Technology class hopes drone project can aid area cranberry growers

By Andrea Ray | Dec 24, 2017

Mattapoisett — Old Rochester technology teacher MJ Linane has big plans to help local cranberry growers—access to drones which can keep them competitive as climate change begins to affect their crops.

His idea is a popular one, with Samsung at any rate—the project idea has just been awarded $25,000 in the company's national "Solve for Tomorrow" challenge.

Linane said that he has wanted to add drones to the technology course at Old Rochester for some time. The remote-controlled flying machines have made strong headway into mainstream use. Today, farmers are beginning to use them to water and fertilize crops.

The costs of acquiring drone kits are prohibitive though. Linane estimated that a decent kit for a smaller drone would run about $3,000 per kit; a larger model would run more around $6,000.

"It doesn't cost much afterward, but the investment is by far the most cost-intensive in terms of acquiring technology," Linane explained.

Deep in the heart of cranberry country though, Linane realized there was a learning opportunity available—and the promise of help for small-scale cranberry growers. That was, if he could find funding.

One funding opportunity nearly fell into his lap. The Samsung “Solve for Tomorrow” contest runs every year. It asks high school students around the country to solve problems in their community using science, technology, arts, engineering and math (STEAM). Linane stumbled across the competition and sent in a description of his dream project to the competition almost at the close of nominations. The proposal states that students will design a custom drone that will help local growers monitor the moisture content in soil for more effective, targeted watering.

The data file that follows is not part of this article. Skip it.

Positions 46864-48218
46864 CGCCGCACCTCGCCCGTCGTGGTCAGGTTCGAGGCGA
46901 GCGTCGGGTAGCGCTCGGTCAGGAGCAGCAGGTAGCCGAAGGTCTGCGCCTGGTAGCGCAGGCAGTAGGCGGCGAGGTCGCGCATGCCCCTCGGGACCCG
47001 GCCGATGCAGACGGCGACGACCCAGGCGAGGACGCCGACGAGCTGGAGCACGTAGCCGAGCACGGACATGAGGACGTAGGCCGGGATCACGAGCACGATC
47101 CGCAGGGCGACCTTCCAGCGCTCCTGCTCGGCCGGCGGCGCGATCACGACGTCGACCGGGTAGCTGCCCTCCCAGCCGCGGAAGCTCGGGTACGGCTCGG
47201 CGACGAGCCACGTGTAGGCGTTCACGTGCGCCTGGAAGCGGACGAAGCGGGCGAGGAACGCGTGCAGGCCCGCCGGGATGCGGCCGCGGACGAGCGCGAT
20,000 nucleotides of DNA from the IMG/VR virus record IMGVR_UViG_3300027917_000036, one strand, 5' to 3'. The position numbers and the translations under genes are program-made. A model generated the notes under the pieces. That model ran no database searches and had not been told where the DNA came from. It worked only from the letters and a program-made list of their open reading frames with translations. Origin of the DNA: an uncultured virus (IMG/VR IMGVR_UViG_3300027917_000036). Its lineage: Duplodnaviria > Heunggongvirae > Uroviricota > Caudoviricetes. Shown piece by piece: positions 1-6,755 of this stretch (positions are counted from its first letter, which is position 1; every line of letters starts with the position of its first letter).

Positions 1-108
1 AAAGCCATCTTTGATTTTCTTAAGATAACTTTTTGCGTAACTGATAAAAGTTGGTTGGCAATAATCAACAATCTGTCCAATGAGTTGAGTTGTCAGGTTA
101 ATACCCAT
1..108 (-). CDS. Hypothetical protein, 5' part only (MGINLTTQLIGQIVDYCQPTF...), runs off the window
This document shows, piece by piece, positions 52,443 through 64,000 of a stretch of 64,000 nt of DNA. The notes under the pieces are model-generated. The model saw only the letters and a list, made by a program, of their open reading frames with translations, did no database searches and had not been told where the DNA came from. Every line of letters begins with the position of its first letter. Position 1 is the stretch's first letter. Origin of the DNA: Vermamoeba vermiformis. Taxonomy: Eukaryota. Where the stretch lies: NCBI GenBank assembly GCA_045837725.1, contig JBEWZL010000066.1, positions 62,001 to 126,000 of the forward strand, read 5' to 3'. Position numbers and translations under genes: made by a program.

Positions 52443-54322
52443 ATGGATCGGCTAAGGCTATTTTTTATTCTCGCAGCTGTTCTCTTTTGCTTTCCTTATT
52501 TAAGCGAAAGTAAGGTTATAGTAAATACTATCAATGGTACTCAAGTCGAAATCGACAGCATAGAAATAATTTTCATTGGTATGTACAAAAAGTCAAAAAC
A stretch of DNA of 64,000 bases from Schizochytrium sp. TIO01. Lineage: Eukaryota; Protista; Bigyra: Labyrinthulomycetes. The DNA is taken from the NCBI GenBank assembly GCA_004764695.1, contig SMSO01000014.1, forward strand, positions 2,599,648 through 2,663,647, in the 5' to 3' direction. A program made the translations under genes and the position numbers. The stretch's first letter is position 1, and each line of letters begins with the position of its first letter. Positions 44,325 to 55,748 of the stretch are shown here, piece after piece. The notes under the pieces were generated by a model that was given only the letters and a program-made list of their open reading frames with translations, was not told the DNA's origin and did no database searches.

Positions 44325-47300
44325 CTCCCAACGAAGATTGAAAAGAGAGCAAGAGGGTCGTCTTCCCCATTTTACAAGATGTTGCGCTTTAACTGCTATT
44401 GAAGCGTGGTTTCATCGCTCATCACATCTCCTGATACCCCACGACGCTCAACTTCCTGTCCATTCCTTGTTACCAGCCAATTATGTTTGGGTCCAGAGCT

"The competition said local challenges, and what's more local to this area than cranberries?" Linane asked. "This area is cranberries."

Linane referenced a report which appeared last year. The report declared that small-scale cranberry growers are at the highest risk of suffering from climate change. “The bigger companies have the technology to keep the effects at bay a bit,” he explained, “but the smaller growers don’t have the money or access to the same technology. If they want to stay competitive in the industry, they need this technology.”

Linane is sure that studying drones will be a win-win situation for local growers and Old Rochester students. “I’d like to have the students engineering the drones, designing them, assembling them and piloting them,” he explained. "Then, they would work in collaboration with local cranberry growers to help them. The real-world experience is ideal."

In November, Linane found out that Old Rochester's drone project had been short-listed as one of the top five projects entered from Massachusetts; the project was up against schools in Canton, Newton, Salem and Foxborough.

Old Rochester topped them all.

In December, Linane was notified that Old Rochester’s project idea had swept the state finals; it will now represent the entirety of Massachusetts as it faces off against 50 other projects submitted by technology classes in all 50 states.

The state victory netted Linane's technology class a $25,000 technology package from Samsung; about the cost of eight small drone kits.

Already, events are in motion. John Porter, the Director of Research at A.D. Makepeace—a large cranberry company based in Wareham—contacted Linane after he heard that ORR was a state finalist. It turns out that students and scientists UMASS Dartmouth’s Cranberry Experiment Station [based in East Wareham] are already working on drone technology in the cranberry industry. “He was interested in working out a way to get Old Rochester’s students involved,” Linane said.

Meanwhile, Linane's technology class is working on a video for the next round of the Solve for Tomorrow competition.

If Old Rochester is named one of the 10 national finalists, the school will receive an further $50,000 technology package and a chance to travel to the pitch competition in Washington DC. There they will pitch their idea to a panel of judges; seven schools will receive a $50,000 technology package, and three will be selected as national winners.

The three national winners will receive a $150,000 Samsung technology package.

In addition, 10 of the national finalists will be eligible to win a further $20,000 technology kit, based on social media voting. Social media voting will begin in late February of 2018.

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